Omar Khadr is set to go on trial starting Monday, August 9.
Today, his brother went free in Canada.
A judge ruled that he could not be extradited to the US because the confessions on which his extradition request was based had been collected when he was illegally held and interrogated in Pakistan.
Abdullah Khadr walked out of a Toronto courtroom a free man Wednesday after an Ontario judge denied a U.S. request to send him to Boston to face terrorism charges.
Reading passages from his 62-page decision, [the judge in the case, Christopher] Speyer told a Toronto court that setting aside the extradition order was a “remedy of last resort” required in this case due to the fact that Khadr was illegally held and interrogated.
Khadr’s lawyers Nathan Whitling and Dennis Edney had argued that extraditing Khadr would mean Canada supports countries that violate international law.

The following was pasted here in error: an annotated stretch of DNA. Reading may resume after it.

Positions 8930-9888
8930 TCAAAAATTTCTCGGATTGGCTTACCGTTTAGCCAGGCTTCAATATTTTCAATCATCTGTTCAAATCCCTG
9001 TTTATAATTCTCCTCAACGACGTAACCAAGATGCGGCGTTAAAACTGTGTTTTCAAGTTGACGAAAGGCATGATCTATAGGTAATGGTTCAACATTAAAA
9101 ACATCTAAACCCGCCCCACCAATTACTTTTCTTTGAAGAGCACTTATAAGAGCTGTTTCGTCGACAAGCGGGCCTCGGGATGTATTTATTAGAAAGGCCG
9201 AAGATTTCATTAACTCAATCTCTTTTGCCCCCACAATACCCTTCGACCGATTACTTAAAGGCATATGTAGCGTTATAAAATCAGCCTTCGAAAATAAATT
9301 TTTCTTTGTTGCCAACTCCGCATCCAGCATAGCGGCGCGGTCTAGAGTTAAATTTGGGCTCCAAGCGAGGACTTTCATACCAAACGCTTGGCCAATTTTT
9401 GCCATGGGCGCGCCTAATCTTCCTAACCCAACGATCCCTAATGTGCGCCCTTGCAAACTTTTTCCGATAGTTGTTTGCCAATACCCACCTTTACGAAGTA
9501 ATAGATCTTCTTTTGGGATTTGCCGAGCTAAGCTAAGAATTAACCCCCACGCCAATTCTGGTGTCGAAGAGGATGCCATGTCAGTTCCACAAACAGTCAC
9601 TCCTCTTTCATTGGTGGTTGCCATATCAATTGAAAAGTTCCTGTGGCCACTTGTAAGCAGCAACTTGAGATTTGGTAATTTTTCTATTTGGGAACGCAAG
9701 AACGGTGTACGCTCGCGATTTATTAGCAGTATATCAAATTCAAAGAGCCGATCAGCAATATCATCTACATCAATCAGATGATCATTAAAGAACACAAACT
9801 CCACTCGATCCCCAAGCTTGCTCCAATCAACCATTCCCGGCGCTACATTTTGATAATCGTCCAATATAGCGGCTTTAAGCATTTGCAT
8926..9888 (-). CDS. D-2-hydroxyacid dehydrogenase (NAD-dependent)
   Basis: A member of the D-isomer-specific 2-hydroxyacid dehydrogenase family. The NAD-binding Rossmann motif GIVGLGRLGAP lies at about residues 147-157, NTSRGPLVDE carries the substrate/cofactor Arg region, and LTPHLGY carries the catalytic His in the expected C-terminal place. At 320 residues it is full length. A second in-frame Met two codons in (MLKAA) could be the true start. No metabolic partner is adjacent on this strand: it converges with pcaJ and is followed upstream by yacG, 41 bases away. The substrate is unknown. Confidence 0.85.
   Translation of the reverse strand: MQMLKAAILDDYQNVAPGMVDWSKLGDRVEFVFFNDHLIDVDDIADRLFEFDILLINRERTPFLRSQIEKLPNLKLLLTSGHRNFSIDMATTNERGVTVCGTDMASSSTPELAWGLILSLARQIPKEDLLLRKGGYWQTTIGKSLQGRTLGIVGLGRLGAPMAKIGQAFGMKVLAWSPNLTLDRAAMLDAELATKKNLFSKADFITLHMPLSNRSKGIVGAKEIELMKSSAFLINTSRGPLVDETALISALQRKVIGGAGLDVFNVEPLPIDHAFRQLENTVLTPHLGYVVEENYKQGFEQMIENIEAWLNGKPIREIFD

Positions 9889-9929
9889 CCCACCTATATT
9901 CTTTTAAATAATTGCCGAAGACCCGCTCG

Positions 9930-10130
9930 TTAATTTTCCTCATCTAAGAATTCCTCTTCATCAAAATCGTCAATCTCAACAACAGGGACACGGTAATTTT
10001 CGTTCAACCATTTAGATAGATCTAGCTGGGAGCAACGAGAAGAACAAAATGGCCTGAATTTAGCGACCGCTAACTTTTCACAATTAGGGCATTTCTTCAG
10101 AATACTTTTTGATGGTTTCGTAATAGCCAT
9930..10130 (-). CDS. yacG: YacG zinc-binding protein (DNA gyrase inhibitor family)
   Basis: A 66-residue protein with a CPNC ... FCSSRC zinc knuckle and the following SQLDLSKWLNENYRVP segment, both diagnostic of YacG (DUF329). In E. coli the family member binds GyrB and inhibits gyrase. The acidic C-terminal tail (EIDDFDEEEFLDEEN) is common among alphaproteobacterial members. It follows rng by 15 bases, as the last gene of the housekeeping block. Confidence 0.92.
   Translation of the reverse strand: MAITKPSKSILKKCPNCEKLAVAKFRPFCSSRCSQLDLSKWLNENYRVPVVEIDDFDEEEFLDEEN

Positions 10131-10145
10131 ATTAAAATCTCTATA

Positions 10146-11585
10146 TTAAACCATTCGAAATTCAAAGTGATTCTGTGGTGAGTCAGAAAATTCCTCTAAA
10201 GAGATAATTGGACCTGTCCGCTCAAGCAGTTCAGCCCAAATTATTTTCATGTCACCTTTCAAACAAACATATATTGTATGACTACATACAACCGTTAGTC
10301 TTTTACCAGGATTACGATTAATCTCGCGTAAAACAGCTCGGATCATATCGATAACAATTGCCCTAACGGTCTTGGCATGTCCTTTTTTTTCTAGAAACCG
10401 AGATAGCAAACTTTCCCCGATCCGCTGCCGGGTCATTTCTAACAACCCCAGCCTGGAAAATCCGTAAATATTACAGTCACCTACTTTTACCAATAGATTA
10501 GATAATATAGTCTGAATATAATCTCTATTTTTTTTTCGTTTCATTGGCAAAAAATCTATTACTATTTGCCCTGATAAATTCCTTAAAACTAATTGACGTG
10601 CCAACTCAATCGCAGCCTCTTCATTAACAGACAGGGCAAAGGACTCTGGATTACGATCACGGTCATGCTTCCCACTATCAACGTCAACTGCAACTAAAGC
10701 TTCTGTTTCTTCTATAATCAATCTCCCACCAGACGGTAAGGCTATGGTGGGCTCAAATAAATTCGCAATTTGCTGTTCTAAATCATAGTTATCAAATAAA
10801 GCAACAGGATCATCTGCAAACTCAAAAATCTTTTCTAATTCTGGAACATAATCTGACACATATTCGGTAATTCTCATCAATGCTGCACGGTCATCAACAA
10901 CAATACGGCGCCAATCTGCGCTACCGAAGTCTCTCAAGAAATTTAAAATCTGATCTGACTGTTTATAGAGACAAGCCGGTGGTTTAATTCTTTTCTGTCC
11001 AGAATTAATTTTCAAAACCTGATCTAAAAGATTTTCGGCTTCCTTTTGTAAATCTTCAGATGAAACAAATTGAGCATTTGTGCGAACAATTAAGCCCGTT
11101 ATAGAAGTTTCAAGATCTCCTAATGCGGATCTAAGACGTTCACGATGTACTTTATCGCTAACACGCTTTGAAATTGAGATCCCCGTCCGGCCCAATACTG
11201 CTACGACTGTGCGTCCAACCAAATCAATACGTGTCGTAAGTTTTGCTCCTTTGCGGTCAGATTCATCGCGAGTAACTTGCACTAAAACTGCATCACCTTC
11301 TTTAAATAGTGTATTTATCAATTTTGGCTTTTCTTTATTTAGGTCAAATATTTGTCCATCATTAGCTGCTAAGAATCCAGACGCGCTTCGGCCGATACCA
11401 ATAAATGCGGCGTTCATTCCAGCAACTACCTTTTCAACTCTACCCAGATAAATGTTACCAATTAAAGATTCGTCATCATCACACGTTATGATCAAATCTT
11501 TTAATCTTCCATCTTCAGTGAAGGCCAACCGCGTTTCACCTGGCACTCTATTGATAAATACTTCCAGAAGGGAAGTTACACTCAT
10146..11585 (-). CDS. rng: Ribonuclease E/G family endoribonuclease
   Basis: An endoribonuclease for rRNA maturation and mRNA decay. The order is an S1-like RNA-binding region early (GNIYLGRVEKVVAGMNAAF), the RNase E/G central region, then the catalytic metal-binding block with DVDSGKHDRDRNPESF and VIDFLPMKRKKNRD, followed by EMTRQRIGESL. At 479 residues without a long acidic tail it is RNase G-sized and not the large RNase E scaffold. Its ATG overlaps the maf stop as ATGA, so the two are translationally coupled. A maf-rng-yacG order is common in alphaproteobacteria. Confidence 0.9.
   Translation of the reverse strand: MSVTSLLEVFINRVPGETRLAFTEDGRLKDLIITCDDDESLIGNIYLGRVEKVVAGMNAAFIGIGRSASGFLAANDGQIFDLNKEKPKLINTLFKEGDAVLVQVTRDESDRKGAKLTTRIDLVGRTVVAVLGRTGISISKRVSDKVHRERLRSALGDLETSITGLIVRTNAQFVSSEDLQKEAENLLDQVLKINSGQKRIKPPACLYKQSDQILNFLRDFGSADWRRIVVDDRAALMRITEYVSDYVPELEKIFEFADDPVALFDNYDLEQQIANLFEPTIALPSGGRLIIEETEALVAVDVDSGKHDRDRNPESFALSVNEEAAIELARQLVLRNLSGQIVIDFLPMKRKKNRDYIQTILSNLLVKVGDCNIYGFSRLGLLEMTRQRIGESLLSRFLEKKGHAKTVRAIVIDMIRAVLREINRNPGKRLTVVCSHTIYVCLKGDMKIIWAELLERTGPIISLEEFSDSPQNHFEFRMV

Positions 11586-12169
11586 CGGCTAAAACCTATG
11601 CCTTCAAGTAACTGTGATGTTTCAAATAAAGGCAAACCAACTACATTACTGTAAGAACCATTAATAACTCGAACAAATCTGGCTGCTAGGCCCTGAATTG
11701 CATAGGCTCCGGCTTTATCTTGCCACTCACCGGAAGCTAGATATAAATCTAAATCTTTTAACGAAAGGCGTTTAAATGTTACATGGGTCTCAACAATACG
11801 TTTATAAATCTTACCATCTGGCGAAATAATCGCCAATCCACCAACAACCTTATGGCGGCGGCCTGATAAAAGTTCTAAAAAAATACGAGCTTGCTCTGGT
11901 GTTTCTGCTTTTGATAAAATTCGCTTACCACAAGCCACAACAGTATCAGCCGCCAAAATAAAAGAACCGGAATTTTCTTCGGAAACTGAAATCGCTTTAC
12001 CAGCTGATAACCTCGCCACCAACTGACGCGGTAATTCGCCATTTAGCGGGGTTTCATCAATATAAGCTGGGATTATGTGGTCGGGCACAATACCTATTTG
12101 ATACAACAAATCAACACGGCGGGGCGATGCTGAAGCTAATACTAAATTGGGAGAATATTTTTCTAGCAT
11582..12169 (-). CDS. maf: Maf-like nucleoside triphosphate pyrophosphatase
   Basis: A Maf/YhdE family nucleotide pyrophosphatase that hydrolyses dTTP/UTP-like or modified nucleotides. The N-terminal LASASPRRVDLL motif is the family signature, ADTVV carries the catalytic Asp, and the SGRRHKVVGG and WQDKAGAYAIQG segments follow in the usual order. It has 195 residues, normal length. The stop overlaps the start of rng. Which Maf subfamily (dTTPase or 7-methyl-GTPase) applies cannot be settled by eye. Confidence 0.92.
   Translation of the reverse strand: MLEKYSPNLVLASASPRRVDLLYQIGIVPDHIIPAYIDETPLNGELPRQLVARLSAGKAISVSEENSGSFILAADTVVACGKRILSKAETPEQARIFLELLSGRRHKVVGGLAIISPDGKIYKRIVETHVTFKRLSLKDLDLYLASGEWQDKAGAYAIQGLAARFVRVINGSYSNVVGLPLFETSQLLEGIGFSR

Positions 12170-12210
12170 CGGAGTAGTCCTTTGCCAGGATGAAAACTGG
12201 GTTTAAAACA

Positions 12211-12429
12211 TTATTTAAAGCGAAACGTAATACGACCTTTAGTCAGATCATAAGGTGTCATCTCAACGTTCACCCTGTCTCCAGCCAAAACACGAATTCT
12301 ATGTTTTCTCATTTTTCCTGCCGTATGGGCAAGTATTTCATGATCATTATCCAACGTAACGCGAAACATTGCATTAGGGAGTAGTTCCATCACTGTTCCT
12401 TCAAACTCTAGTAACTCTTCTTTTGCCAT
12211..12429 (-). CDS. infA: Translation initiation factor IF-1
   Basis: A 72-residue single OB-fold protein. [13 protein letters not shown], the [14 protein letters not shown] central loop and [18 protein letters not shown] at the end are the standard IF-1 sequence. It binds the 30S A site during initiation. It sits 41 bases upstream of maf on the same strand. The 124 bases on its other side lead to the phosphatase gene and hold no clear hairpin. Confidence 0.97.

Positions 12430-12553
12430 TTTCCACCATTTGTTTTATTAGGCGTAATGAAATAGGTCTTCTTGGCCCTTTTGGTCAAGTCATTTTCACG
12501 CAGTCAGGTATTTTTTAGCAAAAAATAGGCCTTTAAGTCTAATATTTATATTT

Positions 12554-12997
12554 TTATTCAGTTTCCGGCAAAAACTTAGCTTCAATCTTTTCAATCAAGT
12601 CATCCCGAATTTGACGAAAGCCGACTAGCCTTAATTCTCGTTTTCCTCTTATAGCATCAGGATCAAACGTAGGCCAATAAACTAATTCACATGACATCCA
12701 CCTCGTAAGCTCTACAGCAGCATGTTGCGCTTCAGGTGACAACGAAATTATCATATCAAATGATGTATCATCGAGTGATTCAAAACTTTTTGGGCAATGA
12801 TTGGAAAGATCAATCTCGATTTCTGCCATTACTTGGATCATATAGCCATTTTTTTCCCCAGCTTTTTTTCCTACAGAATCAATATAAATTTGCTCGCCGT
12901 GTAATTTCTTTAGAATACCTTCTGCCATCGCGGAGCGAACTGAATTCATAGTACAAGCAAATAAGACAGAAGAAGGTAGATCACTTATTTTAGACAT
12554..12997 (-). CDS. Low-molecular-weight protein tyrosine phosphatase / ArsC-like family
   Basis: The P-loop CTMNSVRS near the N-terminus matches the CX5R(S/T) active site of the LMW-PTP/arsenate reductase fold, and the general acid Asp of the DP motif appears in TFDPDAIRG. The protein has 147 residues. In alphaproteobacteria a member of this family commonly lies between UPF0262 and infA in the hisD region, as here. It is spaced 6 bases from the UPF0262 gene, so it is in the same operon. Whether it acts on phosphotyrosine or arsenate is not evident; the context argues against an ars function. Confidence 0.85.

Pakistan was paid a $500,000 (US) bounty to arrest Khadr in 2004. He was held without charges for 14 months and interrogated by intelligence and police agents from the U.S., Pakistan and Canada.
The Boston case against the 29-year-old Khadr was based on his own statements made in Pakistan and then repeated in Toronto upon his return in 2005.
Abdullah Khadr, like his brother Omar, said he made the confession only after suffering from abuse.
This decision may be appealed. But for the moment, Abdullah Khadr’s fate sets up an interesting contrast with the likely fate of his brother before the Gitmo show trials.